Federal Court Decision Significantly Expands Email Privacy
The 6th Circuit held that the lower court had correctly ruled that email users maintain a reasonable expectation of privacy concerning the content of their email messages, and narrowed the circumstances in which the government can seize the contents of such messages.
The ruling prohibits the government from “seizing the contents of a personal email account maintained by an ISP in the name of any resident of the [jurisdiction of the U.S. District in Cincinnati],” without first providing the account holder with “prior notice and an opportunity to be heard,” or demonstrating that the account holder maintains no expectation of privacy with respect to their ISP.
The case in question, Warshak vs. U.S., stems from a criminal investigation into entrepreneur Steven Warshak and his company, Berkeley Premium Nutraceuticals Inc., whom the federal government investigated for alleged mail and wire fraud, money laundering and other federal offenses starting in March 2005, according to court documents.
In May 2005, the government obtained an order from a U.S. District Judge directing the ISP NuVox Communications to hand over information regarding Warshak’s email account with NuVox, including the contents of his email messages.
At the same time, the ISP was barred from disclosing the order to Warshak, who did not learn of the court’s order until it was unsealed more than a year later, and Warshak was notified of the NuVox order, and a second order that had been issued pertaining to Warshak’s Yahoo email account.
Upon learning of the orders that resulted in his ISPs turning over his email account data, Warshak filed a lawsuit alleging that the compelled disclosure of his emails without a warrant violated both the Stored Communications Act and the 4th Amendment.
While the case involves a number of complex procedural and constitutional issues, the central question is what level of expectation of privacy email users can reasonably maintain.
Although the court acknowledged that any communication that is “shared” does reduce the expectation of privacy, the court reasoned, “the mere fact that a communication is shared with another person does not entirely erode all expectations of privacy, because otherwise eavesdropping would never amount to a search.”
The court conceded that by sharing communications with another party “the speaker or writer assumes the risk that it could be revealed to the government by that person, or obtained through a subpoena directed to that person,” but maintained that the same does not necessarily apply to an “intermediary that merely has the ability to access the information sought by the government.”
Otherwise, the court reasoned, telephone conversations would never be protected, because such conversations can be accessed by the phone companies and letters would never be protected because employees of the U.S. Postal Service could easily access those.
“It is apparent, therefore, that although the government can compel disclosure of a shared communication from the party with whom it was shared, it can only compel disclosure of the specific information to which the subject of its compulsion has been granted access,” the court stated in its ruling. “It cannot, on the other hand, bootstrap an intermediary’s limited access to one part of the communication [e.g. the phone number] to allow it access to another part [the content of the conversation].”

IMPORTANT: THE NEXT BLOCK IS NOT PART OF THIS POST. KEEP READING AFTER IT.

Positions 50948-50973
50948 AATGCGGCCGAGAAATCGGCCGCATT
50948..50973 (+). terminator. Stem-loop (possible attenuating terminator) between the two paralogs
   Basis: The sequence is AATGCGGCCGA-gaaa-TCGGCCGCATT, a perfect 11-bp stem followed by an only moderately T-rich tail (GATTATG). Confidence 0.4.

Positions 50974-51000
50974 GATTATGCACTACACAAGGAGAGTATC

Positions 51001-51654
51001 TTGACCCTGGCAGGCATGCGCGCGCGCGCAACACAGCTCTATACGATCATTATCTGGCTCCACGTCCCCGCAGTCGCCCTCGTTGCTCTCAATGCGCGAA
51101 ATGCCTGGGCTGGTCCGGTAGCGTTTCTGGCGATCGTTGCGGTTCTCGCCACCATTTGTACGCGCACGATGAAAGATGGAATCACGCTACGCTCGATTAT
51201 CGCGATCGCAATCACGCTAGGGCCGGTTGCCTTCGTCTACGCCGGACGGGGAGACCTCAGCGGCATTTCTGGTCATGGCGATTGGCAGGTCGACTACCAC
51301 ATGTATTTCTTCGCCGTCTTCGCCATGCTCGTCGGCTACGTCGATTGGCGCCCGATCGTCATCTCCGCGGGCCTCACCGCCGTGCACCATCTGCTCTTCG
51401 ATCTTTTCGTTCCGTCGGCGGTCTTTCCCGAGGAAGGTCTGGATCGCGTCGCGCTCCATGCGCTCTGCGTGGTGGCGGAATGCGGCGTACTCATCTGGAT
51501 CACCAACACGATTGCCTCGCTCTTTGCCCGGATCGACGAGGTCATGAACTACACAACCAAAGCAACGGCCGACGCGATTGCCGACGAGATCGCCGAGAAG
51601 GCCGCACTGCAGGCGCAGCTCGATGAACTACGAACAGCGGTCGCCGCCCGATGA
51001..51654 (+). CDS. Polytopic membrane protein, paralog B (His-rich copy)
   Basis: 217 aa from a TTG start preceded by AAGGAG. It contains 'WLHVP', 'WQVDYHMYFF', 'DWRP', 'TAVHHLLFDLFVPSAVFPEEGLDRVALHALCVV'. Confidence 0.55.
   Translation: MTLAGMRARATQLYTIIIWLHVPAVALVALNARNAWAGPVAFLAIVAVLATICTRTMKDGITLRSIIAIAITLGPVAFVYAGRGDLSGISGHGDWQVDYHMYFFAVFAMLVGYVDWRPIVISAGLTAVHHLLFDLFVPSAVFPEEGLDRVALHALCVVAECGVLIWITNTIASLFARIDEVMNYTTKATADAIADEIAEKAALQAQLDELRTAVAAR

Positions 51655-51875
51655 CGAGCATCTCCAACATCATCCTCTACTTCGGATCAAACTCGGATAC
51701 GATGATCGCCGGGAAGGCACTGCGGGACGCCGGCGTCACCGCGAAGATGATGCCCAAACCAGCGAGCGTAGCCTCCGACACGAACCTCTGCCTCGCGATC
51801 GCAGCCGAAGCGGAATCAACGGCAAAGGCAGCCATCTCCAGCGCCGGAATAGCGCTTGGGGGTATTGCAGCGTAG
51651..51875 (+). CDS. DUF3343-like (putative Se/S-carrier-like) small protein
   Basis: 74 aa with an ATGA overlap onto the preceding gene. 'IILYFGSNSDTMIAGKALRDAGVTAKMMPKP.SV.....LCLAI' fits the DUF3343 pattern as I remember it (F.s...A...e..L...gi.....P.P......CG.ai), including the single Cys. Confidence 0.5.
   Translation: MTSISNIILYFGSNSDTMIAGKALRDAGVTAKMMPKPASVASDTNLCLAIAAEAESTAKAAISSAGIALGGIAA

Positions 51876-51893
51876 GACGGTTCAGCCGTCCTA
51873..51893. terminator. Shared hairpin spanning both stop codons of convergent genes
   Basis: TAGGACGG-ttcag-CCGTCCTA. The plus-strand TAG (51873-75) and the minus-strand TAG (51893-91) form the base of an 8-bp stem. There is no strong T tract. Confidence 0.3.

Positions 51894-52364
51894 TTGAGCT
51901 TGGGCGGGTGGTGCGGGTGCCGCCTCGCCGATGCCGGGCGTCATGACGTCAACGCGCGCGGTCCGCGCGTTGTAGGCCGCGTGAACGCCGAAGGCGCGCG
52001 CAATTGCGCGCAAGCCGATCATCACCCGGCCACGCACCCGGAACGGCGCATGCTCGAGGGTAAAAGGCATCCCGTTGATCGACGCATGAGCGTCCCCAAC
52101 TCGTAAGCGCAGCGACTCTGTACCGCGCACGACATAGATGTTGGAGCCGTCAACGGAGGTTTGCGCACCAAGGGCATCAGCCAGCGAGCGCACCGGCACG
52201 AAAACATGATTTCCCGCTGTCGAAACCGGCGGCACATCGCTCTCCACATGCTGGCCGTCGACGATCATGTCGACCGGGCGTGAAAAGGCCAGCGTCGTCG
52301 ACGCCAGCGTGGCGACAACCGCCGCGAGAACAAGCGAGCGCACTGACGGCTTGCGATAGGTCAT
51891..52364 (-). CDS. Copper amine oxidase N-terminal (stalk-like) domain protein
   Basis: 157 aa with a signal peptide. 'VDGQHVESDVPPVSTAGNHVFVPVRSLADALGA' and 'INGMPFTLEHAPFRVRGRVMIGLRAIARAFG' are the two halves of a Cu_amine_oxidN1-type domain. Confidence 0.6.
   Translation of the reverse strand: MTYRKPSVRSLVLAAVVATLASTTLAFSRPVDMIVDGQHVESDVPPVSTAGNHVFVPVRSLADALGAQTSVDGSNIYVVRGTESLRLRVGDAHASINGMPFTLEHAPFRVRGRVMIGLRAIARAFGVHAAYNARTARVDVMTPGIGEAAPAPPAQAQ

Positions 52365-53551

Attorney Jeffrey Douglas, chairman of the Free Speech Coalition, told XBIZ that the ruling represents “a very important step towards rebalancing the rights of an individual in a free society against the insatiable governmental desire to invade the privacy of the individual.”
Another legal expert, Professor Orin Kerr of the George Washington University Law School, concurred that the ruling was significant, commenting in recent blog posts on Volokh.com that the decision was “astonishing on a number of fronts.” Kerr also stated, however, that some aspects of the decision are clearly wrong.
Kerr, an expert on 4th Amendment law, said that if the decision stands, “it will revolutionize the way that 4th Amendment challenges are brought” and “create the rather surprising result that 4th Amendment protections are actually significantly stronger online than in the physical world.”
According to Kerr, however, the caveat “if it stands” represents a mighty big “if.”
“Whether the panel’s view of the 4th Amendment is right or wrong, Judge [Boyce] Martin had to reach out to decide as much as he did,” Kerr wrote. “In so doing, he had to make some procedural moves that strike me as pretty obviously wrong.”
Indeed, Kerr stated that if the government petitions a rehearing from the full 6th Circuit (an “en banc” review), he would write a brief encouraging the en banc court to grant the petition.
“If the 6th Circuit en banc corrects the procedural errors, all of the panel’s substantive 4th Amendment holdings will go away,” Kerr wrote.
Douglas said that, as a general rule and regardless of whether the 6th Circuit’s decision stands, people should not assume that any form of stored communication to which they have access is truly “private.”
“People should never regard the material they have access to as being inaccessible by the government,” Douglas said. “This administration in particular appears to regard any private action as inherently suspicious, and has demonstrated that it will go to great lengths to intrude on the private lives of citizens.”